Here's a Binary Search Tree (BST). Every circle is called a node and each node can be connected to 2 other nodes -- one on the left and right. That's why they're called Binary Trees, they have 2 "child" nodes and it looks like a tree!
The left child node is always smaller or equal in value than the parent, and the right is always greater or equal. Some implementations allow only the left or right node to be equal to the parent. Personally, I like putting equal nodes, to the left side 😁
BTW, here's a Binary Search Tree using python3!
class TreeNode: def __init__(self, val=0, left=None, right=None): self.val = val self.left = left self.right = right
The default values for the left and right tree are null/None and default val is 0.
For each traversal I'm going to give a brief description of how it moves through the binary tree, starting from the root (the top). Then show the code for traversal using python and lastly a GIF visualizing how the program moves through the tree! Also all of the gifs will end early without going through the entire tree because the gif sizes were getting too big and I had to cut it short 🤷♂️.
The first 3 are very similar and only differ by one line of code but give very different results! I call them the traversal triplets.
This method moves through the tree "in order". Meaning that it will print every node’s value in order from smallest to greatest.
Using recursion, the function will call itself on the left sub-tree, then print the current value, and then call itself on the right sub-tree.
The result is that it prints the tree's values.... in order.
def in_order(node): if node == None: return in_order(node.left) print(node.val) in_order(node.right)
Depth-First Search is the classic traversal method for trees and also graphs. This method is also known as the pre-order traversal because it first operates on the current node, then the left and right child nodes.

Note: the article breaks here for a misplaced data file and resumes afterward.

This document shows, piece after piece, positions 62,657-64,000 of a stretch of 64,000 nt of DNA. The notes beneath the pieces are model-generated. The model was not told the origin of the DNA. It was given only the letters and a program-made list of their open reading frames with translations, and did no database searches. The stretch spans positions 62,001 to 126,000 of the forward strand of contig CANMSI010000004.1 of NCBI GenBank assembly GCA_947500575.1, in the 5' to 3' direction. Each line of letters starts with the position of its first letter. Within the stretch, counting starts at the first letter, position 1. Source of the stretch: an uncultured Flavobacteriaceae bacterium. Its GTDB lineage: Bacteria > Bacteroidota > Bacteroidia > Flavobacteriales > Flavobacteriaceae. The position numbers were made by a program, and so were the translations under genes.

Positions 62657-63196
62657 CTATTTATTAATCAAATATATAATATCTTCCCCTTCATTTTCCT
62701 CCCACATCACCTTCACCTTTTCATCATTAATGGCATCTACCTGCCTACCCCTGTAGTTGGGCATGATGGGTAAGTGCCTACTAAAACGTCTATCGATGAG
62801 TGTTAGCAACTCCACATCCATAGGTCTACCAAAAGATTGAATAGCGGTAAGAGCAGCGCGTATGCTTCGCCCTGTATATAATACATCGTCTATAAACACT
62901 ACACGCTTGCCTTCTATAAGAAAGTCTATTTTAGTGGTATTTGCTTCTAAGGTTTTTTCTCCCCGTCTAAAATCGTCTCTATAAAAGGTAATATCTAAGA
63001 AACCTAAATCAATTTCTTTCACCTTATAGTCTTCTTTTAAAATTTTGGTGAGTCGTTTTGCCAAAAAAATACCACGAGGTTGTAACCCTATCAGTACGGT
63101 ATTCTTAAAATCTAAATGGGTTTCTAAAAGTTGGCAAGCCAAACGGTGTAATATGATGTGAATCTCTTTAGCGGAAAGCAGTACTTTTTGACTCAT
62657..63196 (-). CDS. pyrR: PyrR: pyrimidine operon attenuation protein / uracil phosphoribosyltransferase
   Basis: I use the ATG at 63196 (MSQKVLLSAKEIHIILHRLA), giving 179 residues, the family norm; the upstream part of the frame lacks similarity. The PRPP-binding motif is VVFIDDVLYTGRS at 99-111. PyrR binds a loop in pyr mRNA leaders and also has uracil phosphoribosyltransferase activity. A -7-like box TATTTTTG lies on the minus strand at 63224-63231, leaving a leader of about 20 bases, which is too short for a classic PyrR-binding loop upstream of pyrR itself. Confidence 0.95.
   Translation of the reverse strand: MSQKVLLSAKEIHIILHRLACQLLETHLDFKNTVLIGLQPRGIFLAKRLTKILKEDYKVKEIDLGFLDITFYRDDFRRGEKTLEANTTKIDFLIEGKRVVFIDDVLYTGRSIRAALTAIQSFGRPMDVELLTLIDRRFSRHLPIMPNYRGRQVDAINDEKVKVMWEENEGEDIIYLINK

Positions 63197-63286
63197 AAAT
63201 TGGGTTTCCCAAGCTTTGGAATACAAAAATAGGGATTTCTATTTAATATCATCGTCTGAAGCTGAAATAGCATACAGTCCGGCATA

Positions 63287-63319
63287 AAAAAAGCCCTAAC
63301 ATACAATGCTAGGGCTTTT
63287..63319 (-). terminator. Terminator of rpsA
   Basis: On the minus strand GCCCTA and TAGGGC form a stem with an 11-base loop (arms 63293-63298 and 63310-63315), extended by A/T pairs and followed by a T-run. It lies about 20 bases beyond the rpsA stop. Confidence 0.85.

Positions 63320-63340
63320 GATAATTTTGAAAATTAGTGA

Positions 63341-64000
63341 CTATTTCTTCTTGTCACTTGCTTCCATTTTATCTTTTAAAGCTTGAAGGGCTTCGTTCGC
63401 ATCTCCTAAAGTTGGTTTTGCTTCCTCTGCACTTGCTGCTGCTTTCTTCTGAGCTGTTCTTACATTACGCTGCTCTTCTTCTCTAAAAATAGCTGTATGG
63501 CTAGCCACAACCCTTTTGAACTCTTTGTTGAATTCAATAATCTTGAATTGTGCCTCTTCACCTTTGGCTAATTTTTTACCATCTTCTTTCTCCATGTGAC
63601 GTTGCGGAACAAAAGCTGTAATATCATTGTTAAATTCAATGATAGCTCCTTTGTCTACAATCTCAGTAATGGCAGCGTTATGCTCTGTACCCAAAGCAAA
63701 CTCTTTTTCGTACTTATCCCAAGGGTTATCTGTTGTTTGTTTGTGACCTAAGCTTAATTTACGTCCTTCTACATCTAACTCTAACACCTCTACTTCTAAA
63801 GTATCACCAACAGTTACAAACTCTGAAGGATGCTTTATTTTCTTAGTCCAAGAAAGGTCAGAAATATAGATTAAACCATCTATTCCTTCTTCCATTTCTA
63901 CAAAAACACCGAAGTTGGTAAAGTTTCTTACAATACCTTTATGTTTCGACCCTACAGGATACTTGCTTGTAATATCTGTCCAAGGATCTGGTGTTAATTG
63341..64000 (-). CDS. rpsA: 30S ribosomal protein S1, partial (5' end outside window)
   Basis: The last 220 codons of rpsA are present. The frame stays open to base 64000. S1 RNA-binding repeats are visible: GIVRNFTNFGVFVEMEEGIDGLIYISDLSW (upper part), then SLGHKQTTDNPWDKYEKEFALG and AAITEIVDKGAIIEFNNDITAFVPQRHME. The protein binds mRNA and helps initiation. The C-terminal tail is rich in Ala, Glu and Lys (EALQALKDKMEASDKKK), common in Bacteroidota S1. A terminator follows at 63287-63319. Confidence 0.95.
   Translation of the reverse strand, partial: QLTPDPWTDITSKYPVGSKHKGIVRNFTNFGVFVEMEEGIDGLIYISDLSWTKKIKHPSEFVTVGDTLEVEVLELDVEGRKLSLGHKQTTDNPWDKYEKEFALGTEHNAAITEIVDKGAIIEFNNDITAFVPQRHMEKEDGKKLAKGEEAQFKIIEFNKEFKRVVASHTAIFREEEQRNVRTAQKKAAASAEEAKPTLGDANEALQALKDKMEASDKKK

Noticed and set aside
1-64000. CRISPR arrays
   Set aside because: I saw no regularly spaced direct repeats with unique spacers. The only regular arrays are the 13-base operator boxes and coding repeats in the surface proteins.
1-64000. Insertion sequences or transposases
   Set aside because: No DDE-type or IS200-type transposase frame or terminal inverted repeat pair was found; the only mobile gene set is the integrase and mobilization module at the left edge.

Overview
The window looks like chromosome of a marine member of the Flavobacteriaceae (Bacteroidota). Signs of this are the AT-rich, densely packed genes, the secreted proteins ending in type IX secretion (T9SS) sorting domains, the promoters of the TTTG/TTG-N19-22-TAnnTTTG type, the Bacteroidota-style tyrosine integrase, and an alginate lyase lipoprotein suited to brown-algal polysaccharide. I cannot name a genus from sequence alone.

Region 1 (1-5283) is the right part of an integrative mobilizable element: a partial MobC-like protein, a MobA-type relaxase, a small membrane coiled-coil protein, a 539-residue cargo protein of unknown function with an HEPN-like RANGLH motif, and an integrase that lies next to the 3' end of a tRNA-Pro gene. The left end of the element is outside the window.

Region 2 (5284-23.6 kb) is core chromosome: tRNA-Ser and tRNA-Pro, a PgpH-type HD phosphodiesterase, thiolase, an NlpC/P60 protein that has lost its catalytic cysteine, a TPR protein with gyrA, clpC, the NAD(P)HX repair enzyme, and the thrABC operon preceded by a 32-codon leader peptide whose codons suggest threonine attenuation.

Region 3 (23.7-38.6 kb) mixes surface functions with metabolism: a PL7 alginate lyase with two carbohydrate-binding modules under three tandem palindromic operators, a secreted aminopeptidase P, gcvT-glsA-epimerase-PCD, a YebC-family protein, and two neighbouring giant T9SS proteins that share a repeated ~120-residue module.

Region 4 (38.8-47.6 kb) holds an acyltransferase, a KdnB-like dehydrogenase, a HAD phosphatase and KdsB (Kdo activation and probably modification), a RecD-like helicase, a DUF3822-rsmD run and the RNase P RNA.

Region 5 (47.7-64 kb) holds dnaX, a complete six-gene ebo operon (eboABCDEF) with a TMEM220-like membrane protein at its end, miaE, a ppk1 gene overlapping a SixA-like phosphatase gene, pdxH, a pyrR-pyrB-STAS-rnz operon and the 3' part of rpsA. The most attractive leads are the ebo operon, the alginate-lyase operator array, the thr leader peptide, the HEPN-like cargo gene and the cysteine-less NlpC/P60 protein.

Depth first search is very popular for general traversal as well as making copies of the tree.
def dfs(node): if node == None: return print(node.val) dfs(node.left) dfs(node.right)
The last of the traversal triplets. It first operates on the left and right child nodes then the current node.
Post Order is very useful for deleting a tree, as it goes from the bottom up.
def post_order(node): if node == None: return post_order(node.left) post_order(node.right) print(node.val)
This one is a little more tricky and can only be done using a queue. It might be possible with recursion but it's easier to understand iteratively. It uses a queue when traversing so it goes through the tree as nodes are added to it. As a result, it goes through the tree, level by level. This makes breadth-first search a popular search algorithm in graphs as well.
Although I couldn't make an animation for this one, I created a numbered diagram to show what order the nodes would be printed!
# deque is a python queue library from collections import deque def bfs(root): q = deque([root]) while len(q) > 0: node = q.popleft() print(node.val) if node.left: q.append(node.left) if node.right: q.append(node.right)
By understanding these 4 traversal methods, you can demystify most interview problems involving binary trees. A lot of them can be broken down into easily solvable chunks if you know the right traversal method to use! If you're curious about the exact methodology, I've got a guide coming out soon! I hope it'll be the only resource needed for solving binary tree problems.
Also, all animations were courtesy of http://btv.melezinek.cz/binary-search-tree.html. Make sure to check them out if you want to play around with the animations!
I'm making a guide on how to solve almost any Binary Tree problem on LeetCode (and therefore in an interview)! Join me on my journey by following me on Twitter!
Here's a sneak peek 😃
Abdisalan MohamudIDEA: I'm gonna solve all 141 Binary Tree questions on LeetCode and then publish a guide on how to solve them
So far I've done 18 out of 141
Why? Honestly if anything it'll be good notes for my next job hunt years down the road.19:30 PM - 30 Aug 2020